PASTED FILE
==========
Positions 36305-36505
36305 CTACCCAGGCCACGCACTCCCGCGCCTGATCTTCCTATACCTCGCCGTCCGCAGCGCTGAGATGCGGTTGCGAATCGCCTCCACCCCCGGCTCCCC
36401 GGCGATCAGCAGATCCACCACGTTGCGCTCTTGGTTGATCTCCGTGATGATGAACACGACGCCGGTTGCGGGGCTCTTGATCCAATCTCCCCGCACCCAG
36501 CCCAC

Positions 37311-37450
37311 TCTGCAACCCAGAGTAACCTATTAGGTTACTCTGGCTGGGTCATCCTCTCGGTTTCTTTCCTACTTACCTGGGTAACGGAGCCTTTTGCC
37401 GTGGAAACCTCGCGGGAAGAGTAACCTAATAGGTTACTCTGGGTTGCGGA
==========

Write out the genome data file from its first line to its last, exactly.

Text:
Positions 36305-36505
36305 CTACCCAGGCCACGCACTCCCGCGCCTGATCTTCCTATACCTCGCCGTCCGCAGCGCTGAGATGCGGTTGCGAATCGCCTCCACCCCCGGCTCCCC
36401 GGCGATCAGCAGATCCACCACGTTGCGCTCTTGGTTGATCTCCGTGATGATGAACACGACGCCGGTTGCGGGGCTCTTGATCCAATCTCCCCGCACCCAG
36501 CCCAC

Positions 37311-37450
37311 TCTGCAACCCAGAGTAACCTATTAGGTTACTCTGGCTGGGTCATCCTCTCGGTTTCTTTCCTACTTACCTGGGTAACGGAGCCTTTTGCC
37401 GTGGAAACCTCGCGGGAAGAGTAACCTAATAGGTTACTCTGGGTTGCGGA